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New Connect

Indian companies are finally getting down to cracking the Japanese market
twitter-logoJoe C Mathew | Print Edition: August 11, 2019
New Connect
Illustration by Nilanjan Das

NASSCOM, the apex trade association of companies that offer information technology (IT) services from India, is getting ready to take a 20-member delegation of Indian start-up firms to Tokyo on a fund-raising mission in August. The number of applicants has already crossed 1,500, making the selection process tough.

On the other side, there is huge interest among Japanese institutions to invest in Indian start-ups. In the past three years, NASSCOM alone has facilitated over 100 business meetings for Japanese investors in India. In addition, some 30 Indian start-ups participated in Japan's biggest IoT (internet of things) show as part of a Japanese government funded start-up initiative during this period. Some, such as Bengaluru-based iWave - mentioned in Japan External Trade Organization's Invest Japan Report 2017 as one of the beneficiaries of its Subsidy Program for Global Innovation Centers - have gone further and clinched technical and financial partnership deals with Japanese entities.

If the current trend is any indication, the shared vision for the future of India-Japan relations outlined by Indian Prime Minister Narendra Modi and his Japanese counterpart Shinzo Abe in 2018 is beginning to take shape. And it is no longer skewed towards the inflow of Japanese investments and products into India. One of the key elements of the vision statement, a resolve to develop IoT and artificial intelligence (AI) solutions through collaborations between industries from both the countries for mutual benefit, is encouraging Indian technology companies to work with the Japanese players. A Japan-India Start-up Hub has been established in Bengaluru, while NASSCOM has announced an IT corridor project in Hiroshima Prefecture to attract highly skilled talent and encourage collaboration between Indian and Japanese industries and institutions.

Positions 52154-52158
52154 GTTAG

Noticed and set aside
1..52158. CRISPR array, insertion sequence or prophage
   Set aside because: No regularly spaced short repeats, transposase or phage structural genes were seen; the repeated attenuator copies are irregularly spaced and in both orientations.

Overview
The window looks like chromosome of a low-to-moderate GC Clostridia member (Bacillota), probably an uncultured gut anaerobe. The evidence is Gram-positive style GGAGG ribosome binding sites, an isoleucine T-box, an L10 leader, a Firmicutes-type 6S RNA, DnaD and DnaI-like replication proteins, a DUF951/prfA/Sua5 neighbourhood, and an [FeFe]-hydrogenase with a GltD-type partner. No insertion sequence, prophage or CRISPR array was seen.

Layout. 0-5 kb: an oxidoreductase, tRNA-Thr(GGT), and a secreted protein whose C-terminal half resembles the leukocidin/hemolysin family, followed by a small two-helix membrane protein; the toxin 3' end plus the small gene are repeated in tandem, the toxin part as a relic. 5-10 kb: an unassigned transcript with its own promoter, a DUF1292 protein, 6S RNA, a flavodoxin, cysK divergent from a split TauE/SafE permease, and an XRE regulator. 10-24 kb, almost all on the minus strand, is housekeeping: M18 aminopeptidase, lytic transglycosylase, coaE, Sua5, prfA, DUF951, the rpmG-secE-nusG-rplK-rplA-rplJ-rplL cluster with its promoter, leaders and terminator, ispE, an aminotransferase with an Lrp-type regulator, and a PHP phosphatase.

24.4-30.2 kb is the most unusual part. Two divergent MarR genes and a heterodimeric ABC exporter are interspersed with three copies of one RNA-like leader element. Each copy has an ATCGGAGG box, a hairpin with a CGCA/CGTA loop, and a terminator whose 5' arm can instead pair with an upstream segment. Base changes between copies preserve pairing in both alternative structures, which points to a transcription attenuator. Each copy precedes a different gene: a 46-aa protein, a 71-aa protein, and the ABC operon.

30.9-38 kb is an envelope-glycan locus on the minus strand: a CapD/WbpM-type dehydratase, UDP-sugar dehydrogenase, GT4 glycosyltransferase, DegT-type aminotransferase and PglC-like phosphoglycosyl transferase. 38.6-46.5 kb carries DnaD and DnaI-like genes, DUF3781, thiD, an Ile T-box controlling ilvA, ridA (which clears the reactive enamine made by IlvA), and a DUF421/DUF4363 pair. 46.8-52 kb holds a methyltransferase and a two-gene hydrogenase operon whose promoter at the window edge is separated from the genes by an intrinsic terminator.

"The quantum of investment by Japanese companies and venture capitalists in Indian start-ups stood at $2.1 billion in 2018 as compared to $5.9 billion in 2017. The drop in numbers is largely to do with the series of investments made by SoftBank (Japanese venture capital major) in 2017. If this is ignored, the trend is growing," says Gurpreet Sandhu, President, Council for Healthcare and Pharma, which helps Indian healthcare and pharmaceutical companies expand reach to global markets that have great potential.

Gagan Sabharwal, Senior Director (Global Trade Development), NASSCOM

The established players, too, are not far behind and business between Indian IT majors and Japanese companies is growing. In 2018, Tech Mahindra and Japanese telecom firm Rakuten Mobile Network announced plans to set up 5G and 4G network labs in Tokyo and Bengaluru. Infosys firmed up a joint venture with Japanese firms Hitachi, Panasonic and Pasona. Paytm, where SoftBank has considerable investments, launched the 'PayPay' mobile wallet in Japan through a joint venture with SoftBank and Yahoo. With $135 billion annual IT services spend, Japan is the second-biggest market for IT service firms after the US, a $375-billion market. "There is no dearth of market. It is quite big and there is a lot of potential," says Gagan Sabharwal, Senior Director (Global Trade Development), Nasscom, explaining the rationale behind the growing interest of Indian IT firms in Japan.

While there is no doubt about the potential, Japan is yet to become a major revenue centre for Indian firms. "There are 40-odd NASSCOM members, and perhaps 20 others who are not NASSCOM members, doing IT over there. Our estimate is that 2 per cent of our $137 billion exports can be attributed to the Japanese market," says Sabharwal.

A senior official in the commerce ministry says that in addition to IT, Japan offers huge growth potential for Indian companies in sectors such as pharmaceuticals, healthcare services, agricultural produce. "In pharmaceuticals, in the last two years, they (Japan) have made a law to encourage (registration and sale) of generic drugs. With India's strengths in off-patent drug manufacturing, this can be a great opportunity. Similarly, we are in talks with the Japanese government to recognise Indian caregivers as there is a huge demand for healthcare services in their country, which has a large ageing population. Also, Japan is already a major importer of Indian shrimps," says the official.